But after Jesus gets done explaining his service, the disciples James and John quickly shoo away that thought from their mind and ask Jesus for a favor. To James and John, following Jesus meant something different than service. James and John were close with Jesus, they had been learning with him and following him everywhere for three years. They got in with Jesus on the ground floor. So, they wanted to make sure that once Jesus did his work, they would be recognized for following Jesus and wouldn’t have to do the hard work anymore. They were not interested in serving. To try to get this favor from Jesus, they got their mother to ask for them, so that Jesus would be more likely to say yes. They were trying their best to get the better position.
Their tactics and their claims did not flatter Jesus. He showed them what was wrong with the way they were thinking. Instead of answering their mother, he turns to the brothers and says, “You don’t know what you are asking,” Jesus said to them. “Can you drink the cup I am going to drink?” Instead of pointing out what’s wrong with their tactics and their claims, Jesus wants them to think about the cup that he will drink. He wants them to reconsider how he serves. But the disciples, craving that position of honor, answer yes without hesitation. So Jesus teaches them about the cup God was giving them. He told them they will taste his suffering, but it wouldn’t earn them anything. Their motivation for service was not to be getting recognition or rewarded or the better position. Rather, Jesus taught them to trust God and drink the cup he gives, just like he was doing. Jesus was telling them to serve and trust God to see them through.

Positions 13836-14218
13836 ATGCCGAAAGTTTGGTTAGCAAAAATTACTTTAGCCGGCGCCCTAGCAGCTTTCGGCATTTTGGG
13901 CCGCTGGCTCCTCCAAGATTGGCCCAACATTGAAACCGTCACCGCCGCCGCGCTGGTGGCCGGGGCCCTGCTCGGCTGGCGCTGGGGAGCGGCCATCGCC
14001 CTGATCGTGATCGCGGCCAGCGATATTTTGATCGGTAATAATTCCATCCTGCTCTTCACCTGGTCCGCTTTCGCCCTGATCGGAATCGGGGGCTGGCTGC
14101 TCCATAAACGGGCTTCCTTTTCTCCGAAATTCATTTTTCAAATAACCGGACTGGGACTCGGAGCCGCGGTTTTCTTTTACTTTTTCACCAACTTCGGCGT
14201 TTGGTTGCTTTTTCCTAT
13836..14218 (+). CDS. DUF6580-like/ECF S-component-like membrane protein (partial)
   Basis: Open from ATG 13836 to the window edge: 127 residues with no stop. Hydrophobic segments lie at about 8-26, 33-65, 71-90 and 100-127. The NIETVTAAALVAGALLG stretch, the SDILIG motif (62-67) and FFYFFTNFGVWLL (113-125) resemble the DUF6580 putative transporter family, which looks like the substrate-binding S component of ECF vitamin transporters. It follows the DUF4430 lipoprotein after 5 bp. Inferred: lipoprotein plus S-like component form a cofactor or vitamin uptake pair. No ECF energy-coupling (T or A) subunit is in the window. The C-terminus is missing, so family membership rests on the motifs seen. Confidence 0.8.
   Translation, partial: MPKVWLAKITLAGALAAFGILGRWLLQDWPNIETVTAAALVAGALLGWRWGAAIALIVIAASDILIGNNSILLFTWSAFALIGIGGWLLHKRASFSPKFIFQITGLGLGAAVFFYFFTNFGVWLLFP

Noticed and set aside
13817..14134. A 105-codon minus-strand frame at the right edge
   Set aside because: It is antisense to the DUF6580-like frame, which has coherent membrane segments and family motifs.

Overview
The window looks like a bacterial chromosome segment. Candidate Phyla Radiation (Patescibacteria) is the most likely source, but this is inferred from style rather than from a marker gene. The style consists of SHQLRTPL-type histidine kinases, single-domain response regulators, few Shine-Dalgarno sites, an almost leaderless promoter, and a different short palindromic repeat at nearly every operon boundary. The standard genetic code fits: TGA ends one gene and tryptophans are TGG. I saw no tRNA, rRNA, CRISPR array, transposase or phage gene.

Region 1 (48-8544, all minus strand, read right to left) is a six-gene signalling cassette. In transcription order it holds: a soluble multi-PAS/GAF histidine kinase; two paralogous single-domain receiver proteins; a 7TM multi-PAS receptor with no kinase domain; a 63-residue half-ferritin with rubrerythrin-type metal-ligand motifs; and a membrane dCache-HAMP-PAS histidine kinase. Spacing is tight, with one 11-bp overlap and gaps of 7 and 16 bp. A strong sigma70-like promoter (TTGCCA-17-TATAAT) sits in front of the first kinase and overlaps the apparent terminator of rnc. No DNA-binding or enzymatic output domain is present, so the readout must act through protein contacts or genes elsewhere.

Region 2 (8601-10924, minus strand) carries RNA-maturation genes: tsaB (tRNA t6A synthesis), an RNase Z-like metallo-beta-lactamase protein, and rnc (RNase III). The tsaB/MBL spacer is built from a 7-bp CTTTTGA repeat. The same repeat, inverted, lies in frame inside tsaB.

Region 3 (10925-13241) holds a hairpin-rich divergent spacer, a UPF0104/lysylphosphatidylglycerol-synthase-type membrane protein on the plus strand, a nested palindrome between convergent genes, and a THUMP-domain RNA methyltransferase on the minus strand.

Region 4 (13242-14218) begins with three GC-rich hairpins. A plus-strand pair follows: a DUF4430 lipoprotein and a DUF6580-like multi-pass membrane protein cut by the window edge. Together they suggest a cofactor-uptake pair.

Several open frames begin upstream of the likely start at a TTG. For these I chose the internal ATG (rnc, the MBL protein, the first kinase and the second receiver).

James and John’s request makes a lot of sense at first. They saw a way where they could secure a better position and they were willing to work hard to get it. If you saw a way where you could secure a better position wouldn’t you put in all the work you had to in order to get there? That’s the way our world works. I’ll put in work at school, so I can get good grades for myself; I’ll put in the hours at work, so I can work my way up; I’ll live hard and sparing so that I can have enough money in my bank account. That will put me in a better position, and there’s nothing wrong with that. But what kind of recognition or better position have you ever gotten for serving or being a Christian? That is rare. Since that is rare, serving and living out your life as a Christian is not naturally at the top of the list. Since no one recognized when you were doing it, who will even notice that you’ve stopped? It’s hard to go the extra mile for someone if I don’t get recognized for it. It’s hard to put others above ourselves.
God asks us to do that very thing. God’s plan is that we serve. The cup that he gives each of us is that we serve others and put God first and ourselves last. It goes against everything in us to do that. That’s because sin has turned our focus inwardly on ourselves. The first thing we think of is always ourselves, and we can’t bear the thought of not being in control.
It is the wrong focus to look for a better position in God’s kingdom for ourselves. The right focus is to look to God’s plan, and to be motivated by Jesus’ cup. Jesus trusted God’s plan. Jesus did the opposite of what James and John were trying to do and the opposite of what we sinfully seek first. Jesus trusted what God had prepared for him. For all of Jesus’ service, he gained nothing for himself but served the world with forgiveness of sins. Jesus drank the cup given to him to save us. He served everyone by living perfectly for us and suffering and dying for us. The servant works for you. Only when we look to the work of the great servant, can we drink the cup that God gives to us. His plan is that we also serve, and he gives us opportunities to serve. When you have opportunities to go the extra mile for someone else, do it not to serve yourself or even them but because of the cup Jesus drank for you. In a time where everyone is worried about what they can do to serve and protect themselves from disease, think about how you can serve, not only your family, but your neighbor, and your Christian family.